3) Transition Review: The transition review process provides the commander and interdisciplinary team (including social workers, physical therapists, occupational therapists and AW2 Advocates, among others) an opportunity to review the Soldier's goals and progress with a focus on identifying and resolving issues that may impede goal attainment. Soldiers take ownership of their plan to maximize the resources available in the WTU. The different elements of review (self-assessment, CTP scrimmage and focused transition review) must all work in concert to facilitate a successful transition.
- Soldier Self-Assessment: A self-assessment is completed within the Soldier’s first seven days at a WTU and then as directed by the commander, either weekly or monthly. It is used for discussions between the Soldier's squad leader (SL) and nurse case manager (NCM). Development of the assessment and its validation by the SL and NCM are key elements for understanding the Soldier's situation and sets the foundation for the CTP review process.
- CTP Scrimmage: The CTP scrimmage is a formal meeting between the Soldier, their Family, the Triad of Care and the Soldier's interdisciplinary team. The CTP scrimmage uses the six domains of the CTP to highlight a future-oriented plan and is designed to engage Soldiers in finalizing identified goals and measures of success for their time in the WTU and their transition. The Soldier’s first scrimmage is held within 30 days of assignment/attachment, again at 90 days, and then at quarterly intervals (180 days, 270 days or 360 days).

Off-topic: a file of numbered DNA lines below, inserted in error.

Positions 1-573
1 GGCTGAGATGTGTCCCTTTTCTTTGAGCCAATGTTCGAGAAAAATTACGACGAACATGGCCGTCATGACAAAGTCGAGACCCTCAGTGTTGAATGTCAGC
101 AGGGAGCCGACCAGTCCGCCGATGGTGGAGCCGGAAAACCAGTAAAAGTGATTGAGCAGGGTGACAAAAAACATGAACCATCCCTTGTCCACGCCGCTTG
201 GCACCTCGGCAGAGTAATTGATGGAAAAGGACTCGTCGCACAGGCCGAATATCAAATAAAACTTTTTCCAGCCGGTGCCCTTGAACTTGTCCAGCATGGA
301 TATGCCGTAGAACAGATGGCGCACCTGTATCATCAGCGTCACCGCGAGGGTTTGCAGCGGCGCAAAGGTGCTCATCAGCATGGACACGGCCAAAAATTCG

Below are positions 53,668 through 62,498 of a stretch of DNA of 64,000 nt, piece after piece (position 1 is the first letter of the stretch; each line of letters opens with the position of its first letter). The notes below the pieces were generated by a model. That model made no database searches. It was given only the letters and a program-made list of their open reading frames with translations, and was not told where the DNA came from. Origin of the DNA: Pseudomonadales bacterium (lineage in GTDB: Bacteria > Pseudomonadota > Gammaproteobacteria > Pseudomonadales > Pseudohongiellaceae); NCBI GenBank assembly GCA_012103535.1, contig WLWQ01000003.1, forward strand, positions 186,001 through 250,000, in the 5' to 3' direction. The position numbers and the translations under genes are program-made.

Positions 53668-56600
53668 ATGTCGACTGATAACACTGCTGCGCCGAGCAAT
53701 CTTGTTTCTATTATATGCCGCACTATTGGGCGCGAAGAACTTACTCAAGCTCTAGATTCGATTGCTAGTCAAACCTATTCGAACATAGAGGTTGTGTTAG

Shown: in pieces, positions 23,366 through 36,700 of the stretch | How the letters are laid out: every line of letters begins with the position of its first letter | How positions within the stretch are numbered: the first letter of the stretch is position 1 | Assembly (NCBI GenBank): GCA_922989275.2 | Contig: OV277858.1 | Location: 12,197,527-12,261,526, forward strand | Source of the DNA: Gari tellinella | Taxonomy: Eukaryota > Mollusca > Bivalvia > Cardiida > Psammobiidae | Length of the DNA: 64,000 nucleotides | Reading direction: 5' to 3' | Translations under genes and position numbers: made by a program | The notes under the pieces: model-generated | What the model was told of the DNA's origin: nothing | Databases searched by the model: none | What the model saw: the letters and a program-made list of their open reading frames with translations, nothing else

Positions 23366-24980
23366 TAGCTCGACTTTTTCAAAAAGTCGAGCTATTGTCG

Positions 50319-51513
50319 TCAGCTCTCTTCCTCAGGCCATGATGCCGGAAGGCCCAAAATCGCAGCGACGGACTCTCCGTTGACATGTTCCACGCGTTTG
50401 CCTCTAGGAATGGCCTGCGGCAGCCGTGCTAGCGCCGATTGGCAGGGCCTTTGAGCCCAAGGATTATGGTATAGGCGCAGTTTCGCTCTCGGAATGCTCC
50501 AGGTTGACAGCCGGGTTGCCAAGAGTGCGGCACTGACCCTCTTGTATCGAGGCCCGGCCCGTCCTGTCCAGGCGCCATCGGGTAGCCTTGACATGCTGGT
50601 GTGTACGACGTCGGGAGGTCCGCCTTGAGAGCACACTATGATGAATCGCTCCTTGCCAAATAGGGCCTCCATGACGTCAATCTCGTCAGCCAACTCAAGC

- Focused Transition Review (FTR): This meeting, led by the WTU company commander and similar to a CTP scrimmage, provides guidance on issues and action plans on or before the Medical Retention Determination Point (MRDP). During the FTR Soldiers are provided tactics for successfully achieving their goals. The company commander also ensures that the interdisciplinary team is held accountable for providing the appropriate expertise, resources and support to the Soldier and their Family. The FTR counts as a scrimmage, with the WTU commander present, and is only required once at MRDP.
4) Rehabilitation: The rehabilitation phase begins as early as possible, including during in-patient status immediately following injury and provides appropriate clinical and non-clinical interventions such as vocational rehabilitation, education and adaptive reconditioning to support the Soldier's transition goals. Additionally, Soldiers actively work to accomplish self-identified transition goals as outlined in their CTP. During this phase, Soldiers complete periodic self-assessments that address the following areas of a holistic recovery:
- Spiritual: beliefs, principles, values
- Career: education, employment, work plan
- Emotional: behavioral health, well-being
- Family: family, financial, housing
- Physical: activities of daily living, health care, medication, pain, physical fitness, weight control
- Social: relationships
The rehabilitation progress and outcomes provide the PCM with information to determine the Soldier’s MRDP. If MRDP is reached, the company commander will facilitate an FTR with battalion oversight to assess progress, status of the transition plan and proficiency of the interdisciplinary team’s efforts.